McDONALD, PARKER LEE, Associate Judge.
This is an appeal from a final judgment in favor of the Defendant, Southern Maid Syrup Company, Inc., a Florida Corporation, and against the Plaintiff, Robert T. Quinnelly, entered after the Court granted the Defendant's motion to dismiss the Second Amended Complaint for failure to state a cause of action. The only assignment of error directed to this Court is the dismissal of the Second Amended Complaint and entry of final judgment as a consequence thereof.
The pertinent portions of the Second Amended Complaint were as follows:
Our Courts have consistently held that where the plaintiff was an employee-invitee or a business visitor-invitee it was the duty of the defendant to use reasonable care in maintaining the premises in a reasonably safe condition and to have given the plaintiff timely notice and warning of latent and concealed perils, known to the defendant or which by the exercise of due care should have been known to him, and which were not known by plaintiff or which, by the exercise of due care, could not have been known to him. Hall v. Holland, Fla., 47 So.2d 889; Hickory House v. Brown, Fla., 77 So.2d 249. An ever underlying principle in all of these cases, before a defendant is held liable, is a showing by proper allegations of superior knowledge of the danger on the defendant's part.
The plaintiff contends that the case of Ahearn v. Florida Power & Light Company, Fla.App., 129 So.2d 457, supports and substantiates his claim against this defendant. The cases are easily distinguishable, however. The Ahearn case was an action against a distributor of electricity. A higher degree of care is required of persons engaged in the distribution of electricity than that of an ordinary land owner. Florida Power & Light Company v. Robinson, Fla., 68 So.2d 406, Price v. Florida Power & Light Company, Fla.App., 159 So.2d 654. In addition thereto, the Ahearn case clearly showed from the evidence superior knowledge on the part of Florida Power & Light Company of a dangerous condition. In the past, the company had warned workers (and Ahearn was an experienced worker) of the danger when a line was energized. A custom had been established at the time of the unfortunate accident. There were no warnings at the time of the accident and the company knew the lines were energized. Because of the past practices it was reasonable for the deceased to assume that the lines were de-energized. In the case at bar, there was no reason for the injured party or the operator of the boom-truck which came in contact with the wire to assume that the wire was de-energized. There is an allegation that the line dead-ended at a pole; but in the absence of a showing of some practice or standard of conduct which would authorize a person to believe that under those circumstances the wires were de-energized, any reasonable man should expect and anticipate the potential hazard. His duty is at least as great as that of the land owner.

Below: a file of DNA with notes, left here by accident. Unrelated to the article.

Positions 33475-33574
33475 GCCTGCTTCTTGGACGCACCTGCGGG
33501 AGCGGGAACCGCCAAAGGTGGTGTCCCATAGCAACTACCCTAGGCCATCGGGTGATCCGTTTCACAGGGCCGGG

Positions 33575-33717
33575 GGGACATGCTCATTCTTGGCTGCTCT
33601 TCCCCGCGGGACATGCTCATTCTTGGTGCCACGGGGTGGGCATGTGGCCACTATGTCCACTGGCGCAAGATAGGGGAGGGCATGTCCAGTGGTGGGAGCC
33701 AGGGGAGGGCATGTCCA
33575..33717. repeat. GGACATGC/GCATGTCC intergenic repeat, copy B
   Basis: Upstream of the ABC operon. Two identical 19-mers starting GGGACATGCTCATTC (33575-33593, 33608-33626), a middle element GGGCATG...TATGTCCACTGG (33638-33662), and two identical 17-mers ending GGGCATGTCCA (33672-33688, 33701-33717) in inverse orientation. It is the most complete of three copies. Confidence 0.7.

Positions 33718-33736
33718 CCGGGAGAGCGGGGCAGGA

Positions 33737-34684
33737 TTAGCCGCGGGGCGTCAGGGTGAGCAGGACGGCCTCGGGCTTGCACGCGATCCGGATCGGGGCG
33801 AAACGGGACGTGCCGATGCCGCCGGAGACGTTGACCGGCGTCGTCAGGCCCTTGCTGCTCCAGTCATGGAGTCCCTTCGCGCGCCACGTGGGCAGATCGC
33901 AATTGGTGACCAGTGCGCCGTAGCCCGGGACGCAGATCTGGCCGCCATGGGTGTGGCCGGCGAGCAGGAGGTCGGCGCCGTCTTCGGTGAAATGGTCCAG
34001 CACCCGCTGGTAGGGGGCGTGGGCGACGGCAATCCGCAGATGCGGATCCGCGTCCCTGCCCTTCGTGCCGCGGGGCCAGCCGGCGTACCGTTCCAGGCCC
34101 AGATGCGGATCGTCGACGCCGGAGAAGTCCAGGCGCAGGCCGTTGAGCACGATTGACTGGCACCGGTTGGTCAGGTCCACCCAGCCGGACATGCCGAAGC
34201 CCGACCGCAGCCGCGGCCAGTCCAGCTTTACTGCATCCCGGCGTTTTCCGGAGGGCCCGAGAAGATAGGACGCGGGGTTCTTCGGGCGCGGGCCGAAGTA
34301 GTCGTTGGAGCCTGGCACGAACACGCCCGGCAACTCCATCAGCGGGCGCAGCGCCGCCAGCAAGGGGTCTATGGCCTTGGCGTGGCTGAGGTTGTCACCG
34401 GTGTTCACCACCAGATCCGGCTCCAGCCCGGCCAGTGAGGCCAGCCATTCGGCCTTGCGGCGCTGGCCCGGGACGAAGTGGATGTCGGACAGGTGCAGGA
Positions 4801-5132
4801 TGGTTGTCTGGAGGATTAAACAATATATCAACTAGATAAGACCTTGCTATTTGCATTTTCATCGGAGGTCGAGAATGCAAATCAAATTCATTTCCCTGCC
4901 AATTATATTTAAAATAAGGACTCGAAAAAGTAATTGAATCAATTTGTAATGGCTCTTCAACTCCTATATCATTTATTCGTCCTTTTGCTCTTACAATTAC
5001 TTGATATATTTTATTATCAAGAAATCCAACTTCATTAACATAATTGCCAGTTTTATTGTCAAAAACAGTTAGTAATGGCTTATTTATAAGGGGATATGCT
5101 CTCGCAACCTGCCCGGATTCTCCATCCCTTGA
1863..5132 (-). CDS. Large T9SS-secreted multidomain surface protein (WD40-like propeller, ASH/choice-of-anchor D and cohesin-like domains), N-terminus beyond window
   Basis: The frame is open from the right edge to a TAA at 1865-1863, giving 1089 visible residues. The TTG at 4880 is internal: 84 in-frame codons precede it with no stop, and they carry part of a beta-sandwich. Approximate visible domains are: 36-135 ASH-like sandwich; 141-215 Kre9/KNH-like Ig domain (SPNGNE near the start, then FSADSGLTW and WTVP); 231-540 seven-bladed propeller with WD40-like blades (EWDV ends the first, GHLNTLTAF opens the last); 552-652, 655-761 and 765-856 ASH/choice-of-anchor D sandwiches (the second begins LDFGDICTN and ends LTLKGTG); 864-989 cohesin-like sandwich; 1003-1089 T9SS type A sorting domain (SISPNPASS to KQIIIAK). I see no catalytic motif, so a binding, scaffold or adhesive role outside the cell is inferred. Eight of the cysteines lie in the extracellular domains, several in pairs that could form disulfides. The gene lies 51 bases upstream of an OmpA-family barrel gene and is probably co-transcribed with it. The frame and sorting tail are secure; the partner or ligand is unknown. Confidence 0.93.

There is no superior knowledge of danger on the defendant's part existing in this case. There is no allegation showing a breach of a duty owed the plaintiff. The allegations do not show any injuries as a proximate result of any conduct of the defendant. The instrumentality actually causing the injury was under the exclusive control of third persons. It was not the duty of the land owner to furnish the plaintiff a safe place to work, but to use due care in maintaining his premises. Notice or warning is not required where the dangerous
WHITE, Acting C.J., and KANNER (Retired), J., concur.